(Editor's Note: This article was originally published on February 11, 2008. Your comments are welcome, but please be aware that authors of previously published artices may not be able to respond to your questions.)
During his studies of Chinese culture, Bjorn Kjellgren from the University of Stockholm compiled the following facts regarding rhubarb (Rheum rhabarbarum):
- Rhubarb was given to the emperor of the Lung dynasty (557-559) to cure a persistent fever.
- During the Northern Song dynasty (960-1127) it was used to cure plagues.
- Marco Polo spoke at length about rhubarb during his accounts of his travels throughout China. Due to these accounts, rhubarb was brought to Europe through Venice - an important port with trade from China and the Far East in 1608. During this period rhubarb was used for medicinal purposes only.
- In 1778 rhubarb is recorded for the first time as a food plant. It was used as a filling for tarts and pies.
- Its first appearance in the U.S. was in Maine in 1790. The plant quickly spread throughout New England. By 1882 it was being sold throughout the region in produce markets.
I’ve been growing rhubarb for over 40 years. The root stock from which my plants were started are over 60-plus years old. They were taken from plants started by my dad when I was a young child.
Rhubarb is a cool-season perennial which is very winter hardy. It’s produced from crowns consisting of rhizomes and buds.
After the growing season, the crowns go dormant; temperatures below 40 degrees F are required to stimulate bud break and subsequent growth.
Shoots and new growth continue to appear throughout the growing season. As long as the temperatures remain cool (below 90 degrees F). At temps higher than that, new growth slows or stops completely, as the temps’ lower growth resumes.
Generally rhubarb can not be grown in warmer climates. The higher temperatures cause sparse leaf growth and spindly stems.
It grows best in fertile well drained soil with plenty of organic material. It will tolerate most soils pH but produces best in the pH range of 6.0-6.8.
Place the crown bud 2 inches below the soil surface. Water thoroughly after planting. Mulch the plants with an organic mulch to deter weeds and conserve moisture. Topdress with a ¼ cup of 5-10-10 fertilizer at planting.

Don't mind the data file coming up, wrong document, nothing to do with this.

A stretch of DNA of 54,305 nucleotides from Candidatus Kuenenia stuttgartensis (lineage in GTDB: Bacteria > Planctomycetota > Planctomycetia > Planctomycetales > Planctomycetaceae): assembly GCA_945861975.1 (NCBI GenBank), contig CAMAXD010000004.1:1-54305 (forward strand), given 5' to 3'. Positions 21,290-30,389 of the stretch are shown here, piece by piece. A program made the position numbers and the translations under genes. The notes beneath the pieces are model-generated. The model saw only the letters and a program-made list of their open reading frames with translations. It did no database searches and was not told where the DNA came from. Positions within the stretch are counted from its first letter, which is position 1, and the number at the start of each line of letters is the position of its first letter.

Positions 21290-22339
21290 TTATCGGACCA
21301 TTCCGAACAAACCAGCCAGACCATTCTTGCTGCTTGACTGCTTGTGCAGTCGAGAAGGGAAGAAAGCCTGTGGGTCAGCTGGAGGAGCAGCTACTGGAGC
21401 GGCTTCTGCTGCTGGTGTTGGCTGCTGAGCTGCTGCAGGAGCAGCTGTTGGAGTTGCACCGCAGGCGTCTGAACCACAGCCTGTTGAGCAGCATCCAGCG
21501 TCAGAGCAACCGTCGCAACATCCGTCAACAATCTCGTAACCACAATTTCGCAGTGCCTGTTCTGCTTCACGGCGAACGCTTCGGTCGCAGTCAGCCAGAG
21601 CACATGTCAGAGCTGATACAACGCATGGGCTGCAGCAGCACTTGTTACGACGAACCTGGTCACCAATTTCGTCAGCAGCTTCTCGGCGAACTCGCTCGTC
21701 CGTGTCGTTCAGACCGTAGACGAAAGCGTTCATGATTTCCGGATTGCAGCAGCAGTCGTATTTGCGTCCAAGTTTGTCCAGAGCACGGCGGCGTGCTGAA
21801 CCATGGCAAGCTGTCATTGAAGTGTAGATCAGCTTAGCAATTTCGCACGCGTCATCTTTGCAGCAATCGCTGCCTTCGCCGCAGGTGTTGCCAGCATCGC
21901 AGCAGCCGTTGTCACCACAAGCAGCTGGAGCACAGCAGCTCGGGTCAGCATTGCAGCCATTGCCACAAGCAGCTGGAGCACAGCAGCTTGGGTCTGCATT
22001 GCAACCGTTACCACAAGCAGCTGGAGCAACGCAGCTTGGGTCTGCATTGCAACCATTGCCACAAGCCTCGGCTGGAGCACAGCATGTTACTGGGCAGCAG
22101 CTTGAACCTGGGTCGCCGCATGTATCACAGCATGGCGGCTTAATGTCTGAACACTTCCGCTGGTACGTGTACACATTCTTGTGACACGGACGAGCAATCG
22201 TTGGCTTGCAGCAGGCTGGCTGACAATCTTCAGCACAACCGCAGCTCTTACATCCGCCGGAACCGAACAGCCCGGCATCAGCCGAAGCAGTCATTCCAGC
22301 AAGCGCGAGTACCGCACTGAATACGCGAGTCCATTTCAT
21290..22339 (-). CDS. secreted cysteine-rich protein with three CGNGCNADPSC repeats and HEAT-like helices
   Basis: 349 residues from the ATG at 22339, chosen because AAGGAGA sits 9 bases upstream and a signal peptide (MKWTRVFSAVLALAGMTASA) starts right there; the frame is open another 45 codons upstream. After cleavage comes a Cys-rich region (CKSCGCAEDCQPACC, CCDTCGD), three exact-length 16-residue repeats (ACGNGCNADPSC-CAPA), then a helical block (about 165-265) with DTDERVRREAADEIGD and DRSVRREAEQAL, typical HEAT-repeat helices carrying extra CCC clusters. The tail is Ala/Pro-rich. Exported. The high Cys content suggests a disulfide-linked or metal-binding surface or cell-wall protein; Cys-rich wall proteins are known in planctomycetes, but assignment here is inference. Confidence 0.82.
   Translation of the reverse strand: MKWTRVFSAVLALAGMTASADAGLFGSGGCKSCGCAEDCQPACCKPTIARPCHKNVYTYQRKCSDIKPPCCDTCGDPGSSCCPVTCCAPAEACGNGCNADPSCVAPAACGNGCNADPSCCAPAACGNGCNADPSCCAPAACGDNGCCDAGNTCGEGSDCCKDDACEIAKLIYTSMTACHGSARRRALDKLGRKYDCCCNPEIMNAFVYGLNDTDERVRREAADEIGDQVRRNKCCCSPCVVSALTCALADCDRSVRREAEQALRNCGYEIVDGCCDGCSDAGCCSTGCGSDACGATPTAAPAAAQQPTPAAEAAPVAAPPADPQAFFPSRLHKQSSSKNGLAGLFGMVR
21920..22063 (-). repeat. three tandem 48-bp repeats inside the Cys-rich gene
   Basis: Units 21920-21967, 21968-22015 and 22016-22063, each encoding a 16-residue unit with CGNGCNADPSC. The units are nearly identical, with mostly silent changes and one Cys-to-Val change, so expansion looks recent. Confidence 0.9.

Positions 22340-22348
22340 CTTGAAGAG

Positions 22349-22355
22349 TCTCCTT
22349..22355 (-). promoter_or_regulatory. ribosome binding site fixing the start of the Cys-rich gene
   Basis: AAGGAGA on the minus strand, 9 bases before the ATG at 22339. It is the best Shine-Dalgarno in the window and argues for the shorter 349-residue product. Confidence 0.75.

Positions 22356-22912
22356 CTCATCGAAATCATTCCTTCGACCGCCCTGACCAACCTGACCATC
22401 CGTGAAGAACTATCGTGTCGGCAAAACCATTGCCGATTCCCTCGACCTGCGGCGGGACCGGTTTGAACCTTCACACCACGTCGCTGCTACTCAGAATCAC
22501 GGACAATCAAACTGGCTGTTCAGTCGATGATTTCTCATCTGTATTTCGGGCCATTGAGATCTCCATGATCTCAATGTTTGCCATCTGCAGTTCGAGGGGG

During the first growing season do not harvest the stalks. This will allow the plant to photosynthesize fully to ensure strong root growth. During the second season a light picking is fine if the plant is vigorous.
I have found that an early spring application of a balanced slow-release fertilizer (10-10-10 or 12-12-12) works well. I also top dress with dried chicken manure in mid May. Every 2 to 3 weeks during the growing season I apply 2 or 3 gallons of alfalfa tea to each plant.
Rhubarb will occasionally send up seed stalks with flowers. You will want to remove these at ground level. This will direct all of the plants energy toward foliage growth rather than flowering.
The stalks are best harvested when they are small and tender. Grab the stalk at its base, twist and pull at the same time. The stem will separate cleanly from the root. Remove the leaves with a sharp knife.
This is a very hardy plant, once established it requires very little care. Make sure they get adequate water during long dry periods.
There are very few insect problems with rhubarb. The one insect that you are most likely to see on this plant is the Rhubarb curculio. This is a beetle that bores into the stalks and lays its eggs. This insect is very attracted to dock a weed prevalent in wide areas of the U.S. Remove any dock you might see in your yard or garden as soon as it appears. If you do discover this insect on your plants, treat with insecticides. Burn any infected plants parts to kill the eggs.
Another use for rhubarb
Rhubarb leaves makes an excellent organic insecticide, it’s especially effective on leaf insects such as cabbage caterpillars, aphids, slugs etc.
Recipe for Rhubarb Insectcide
You will need 3 pounds of shredded rhubarb leaves. Boil in one gallon of water for 30 minutes. Cool and strain.
Bring 2 1/2 quarts of water to a boil, add 4 ounces soap ends (a good use for leftover soap in the shower); remove from heat and stir until soap is dissolved. Let cool. Add to the leaf mixture and mix thoroughly pour into a spray bottle and spray mixture onto infected leaves.
Here are some of my favorite rhubarb recipes.
1 (9 inch) unbaked pie shell
1 1/2 cups sugar
1/4 cups flour all purpose
3/4 teaspoon nutmeg
3 slightly beaten eggs
4 cups sliced fresh rhubarb, or thawed and drained frozen sliced rhubarb
1/2 cup all purpose flour
1/4 cup sugar
1/3 cup butter
Prepare the pie shell. In large mixing bowl, stir together the 1 1/2 cups sugar, 1/4 cup flour and nutmeg. Add the eggs and blend well. Gently stir in the rhubarb. Turn the mixture into pie shell. In a small bowl, stir together the 1/2 cup flour and 1/4 cup sugar. Cut in butter until mixture resembles coarse crumbs. Sprinkle over top of pie. Bake in 400 degree oven 20 minutes with edge covered with foil then remove foil. Bake 20 minutes more.
• 3 cups diced rhubarb
• 1 cup white sugar
• 3 tablespoons all-purpose flour
• 1 cup packed light brown sugar
• 1 cup quick cooking oats
• 1 1/2 cups all-purpose flour
• 1 cup butter
1. Preheat oven to 375 degrees F (190 degrees C). Lightly grease a 9x13 inch baking dish.
2. In a large mixing bowl combine rhubarb, white sugar, and 3 tablespoons flour. Stir well and spread evenly into baking dish. Set aside.
3. In a large mixing bowl combine brown sugar, oats, and 1 1/2 cups flour. Stir well then cut in butter or margarine until mixture is crumbly. Sprinkle mixture over rhubarb layer.
4. Bake in preheated oven for 40 minutes. Serve hot or cold.